Standards of Practice and the Permissibility of Blawg Comments on Attorneys’ Legal Blogs

Standards of Practice and Blawg Comments

Here is the Legal Question:

If an attorney permits comments to be posted to his blog by readers of that blog, is he thereby violating the standards of practice of his bar association?

On just that question, Alexander Hartmann’s blog jurabilis – bLAWg points us to a vigorous fax and blog exchange between two German lawyers at Udo Vetter’s German “Law Blog” at (November 27, 2003).

According to the exchange as posted by Vetter, German attorney Ute Rossenhoevel sent Vetter a fax requesting him to take a stand on the question of whether his allowing comments to his blog was in accord with the existing practice standards for attorney advertising in Germany. While admitting that these standards had been relaxed in recent years, Rossenhoevel refers to two German court cases dealing with attorney advertising, as follows:

Guest Books on Attorney Websites – Germany

1. Decision of the Regional Court of Appeals of Nuremberg (Oberlandesgericht Nuernberg), Germany, March 23, 1999, (Aktenzeichen 3 U 3977/98) – a decision involving the propriety of a “guest book” on the website of an attorney. The website JurPC of Professor Maximilian Herberger has created three “headnotes” for this German case which can be read here in German. Below is my unofficial unsanctioned English translation of those headnotes:

1. The operation of a homepage by an attorney is advertising within the context of § 43 of BRAO [BRAO, abbreviation for German Bundesrechtsanwaltsordnung, the German Federal Regulations for Attorneys]; the question of whether “advertising” is present is to be decided pursuant to objective criteria and not according to the ideas or intentions of the homepage operator.

2. A guestbook which is part of a homepage is part of the advertising function which attaches to the homepage itself.

3. A guestbook opens up the possibility for positive statements to be published on the homepage of the attorney about his professional activities; the permissible border of objective information [which can be published about the practice as permissible “advertising”] is thereby overstepped, regardless of the issue of whether a particular statement made [in the guestbook] is true or not.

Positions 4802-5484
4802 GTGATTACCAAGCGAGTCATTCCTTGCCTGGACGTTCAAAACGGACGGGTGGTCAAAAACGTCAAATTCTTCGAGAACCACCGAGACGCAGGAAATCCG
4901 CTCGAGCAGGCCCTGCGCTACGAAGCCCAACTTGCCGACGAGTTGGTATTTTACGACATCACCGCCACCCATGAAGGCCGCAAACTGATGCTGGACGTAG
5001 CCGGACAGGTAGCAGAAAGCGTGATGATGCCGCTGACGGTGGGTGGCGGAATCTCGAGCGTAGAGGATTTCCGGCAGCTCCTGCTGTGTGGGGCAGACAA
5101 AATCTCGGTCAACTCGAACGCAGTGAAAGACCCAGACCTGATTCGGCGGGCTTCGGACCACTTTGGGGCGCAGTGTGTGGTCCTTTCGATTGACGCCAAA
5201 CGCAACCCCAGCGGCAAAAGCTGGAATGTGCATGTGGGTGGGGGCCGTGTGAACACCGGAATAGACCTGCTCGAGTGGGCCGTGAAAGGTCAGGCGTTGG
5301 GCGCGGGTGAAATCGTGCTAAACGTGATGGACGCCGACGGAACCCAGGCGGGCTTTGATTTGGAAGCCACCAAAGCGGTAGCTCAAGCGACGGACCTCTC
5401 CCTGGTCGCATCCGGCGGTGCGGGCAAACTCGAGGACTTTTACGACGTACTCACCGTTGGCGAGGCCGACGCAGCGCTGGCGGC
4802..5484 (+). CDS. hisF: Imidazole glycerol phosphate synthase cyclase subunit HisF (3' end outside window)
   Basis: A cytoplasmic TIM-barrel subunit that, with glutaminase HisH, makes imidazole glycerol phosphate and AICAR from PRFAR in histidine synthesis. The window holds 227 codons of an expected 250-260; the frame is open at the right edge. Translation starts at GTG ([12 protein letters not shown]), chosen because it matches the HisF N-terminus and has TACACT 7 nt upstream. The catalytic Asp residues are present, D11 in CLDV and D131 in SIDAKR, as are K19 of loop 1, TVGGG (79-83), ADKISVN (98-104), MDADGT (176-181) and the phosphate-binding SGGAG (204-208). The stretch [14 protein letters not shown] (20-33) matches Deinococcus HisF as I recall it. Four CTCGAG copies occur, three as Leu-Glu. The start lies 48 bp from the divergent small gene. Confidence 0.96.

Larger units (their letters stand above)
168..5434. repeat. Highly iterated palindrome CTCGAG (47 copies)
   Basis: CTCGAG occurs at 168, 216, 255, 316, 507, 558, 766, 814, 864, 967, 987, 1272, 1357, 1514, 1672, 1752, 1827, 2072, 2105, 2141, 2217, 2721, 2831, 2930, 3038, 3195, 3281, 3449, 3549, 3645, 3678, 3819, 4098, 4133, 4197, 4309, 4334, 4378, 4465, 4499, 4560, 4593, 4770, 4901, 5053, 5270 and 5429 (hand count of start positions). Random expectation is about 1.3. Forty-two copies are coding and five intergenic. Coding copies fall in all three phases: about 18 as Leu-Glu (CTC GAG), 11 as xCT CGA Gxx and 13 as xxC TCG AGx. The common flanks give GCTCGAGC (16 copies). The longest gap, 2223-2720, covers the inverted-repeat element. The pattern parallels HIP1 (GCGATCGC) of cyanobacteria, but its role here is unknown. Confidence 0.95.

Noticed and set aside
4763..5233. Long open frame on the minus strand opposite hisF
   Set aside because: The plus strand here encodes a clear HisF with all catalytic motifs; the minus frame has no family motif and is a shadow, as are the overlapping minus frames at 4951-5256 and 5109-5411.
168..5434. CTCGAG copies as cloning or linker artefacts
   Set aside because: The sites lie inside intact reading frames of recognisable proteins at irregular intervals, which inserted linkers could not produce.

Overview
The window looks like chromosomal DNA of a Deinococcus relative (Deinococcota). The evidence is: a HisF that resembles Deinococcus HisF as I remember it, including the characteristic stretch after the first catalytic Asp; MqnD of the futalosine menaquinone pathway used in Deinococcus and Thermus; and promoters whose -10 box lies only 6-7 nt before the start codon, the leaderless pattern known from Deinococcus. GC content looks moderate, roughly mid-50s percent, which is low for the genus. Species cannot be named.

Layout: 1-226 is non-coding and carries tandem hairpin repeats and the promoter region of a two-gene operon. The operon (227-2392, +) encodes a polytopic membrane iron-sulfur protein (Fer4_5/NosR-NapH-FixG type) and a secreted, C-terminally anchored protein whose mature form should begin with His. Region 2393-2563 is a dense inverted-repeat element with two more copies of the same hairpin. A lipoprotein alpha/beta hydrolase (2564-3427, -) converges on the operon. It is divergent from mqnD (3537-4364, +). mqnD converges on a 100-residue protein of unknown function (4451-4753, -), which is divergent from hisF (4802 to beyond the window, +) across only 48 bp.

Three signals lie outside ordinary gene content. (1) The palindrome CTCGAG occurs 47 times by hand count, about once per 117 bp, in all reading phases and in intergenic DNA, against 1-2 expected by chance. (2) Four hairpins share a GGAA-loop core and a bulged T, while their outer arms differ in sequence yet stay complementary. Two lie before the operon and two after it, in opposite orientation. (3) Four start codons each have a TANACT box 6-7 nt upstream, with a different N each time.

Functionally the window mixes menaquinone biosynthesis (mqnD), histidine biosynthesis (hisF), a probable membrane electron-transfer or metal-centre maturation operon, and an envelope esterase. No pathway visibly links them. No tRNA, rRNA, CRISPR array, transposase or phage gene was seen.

Guest Books on Attorney Websites – Hungary

It is interesting in this regard to note that the Bar Association of Hungary has also issued practice standards for lawyers which prohibit guest books on attorney websites.

Internet Information on Attorney Websites – Germany

2. Decision of the Federal Constitutional Court (Bundesverfassungsgericht) of Germany, September 12, 2001 (Aktenzeichen: 1 BvR 2265/00) – concerning advertising text on a law firm internet page.

This decision is important because it was handed down by the German Federal Constitutional Court, which is the supreme court in Germany for constitutional questions. According to this case, the Federal Constitutional Court held that the regulatory bar authority could not prohibit factually true professionally-relevant text information on attorney websites since such expressions were guaranteed by Article 12 Section 1 of the German Constitution (Grundgesetz), a section which guarantees occupational freedom. Only information which was “misleading” could be prohibited by the regulating bodies.

Unresolved through that case of course is the question of whether a factually true “testimonial” or even the “possibility” of such a testimonial as a blog comment by a 3rd party is permissible on a blawg.

Propriety of Specific Legally-related Domain Names

I might add here another related internet case, the decision of the German Federal Court of Justice (Bundesgerichtshof or abbreviated BGH, Beschluss vom 25.11.2002 AnwZ (B) 41/02) involving the use of the domain name “” (Presserecht = Law of the Press) by an attorney. The case was also discussed in a publication of the Federal Bar Association of Germany. Essentially, the court held that an attorney using such a domain name and in fact presenting information on press law, would not be misleading the public into thinking he was the only attorney in this area of law or that he had some kind of monopoly of information on press law. Additionally, the court held that a particular domain name can only be granted once – this was in the nature of the internet – and it was not an unfair advantage that the priority principle “first come, first served” prevailed.

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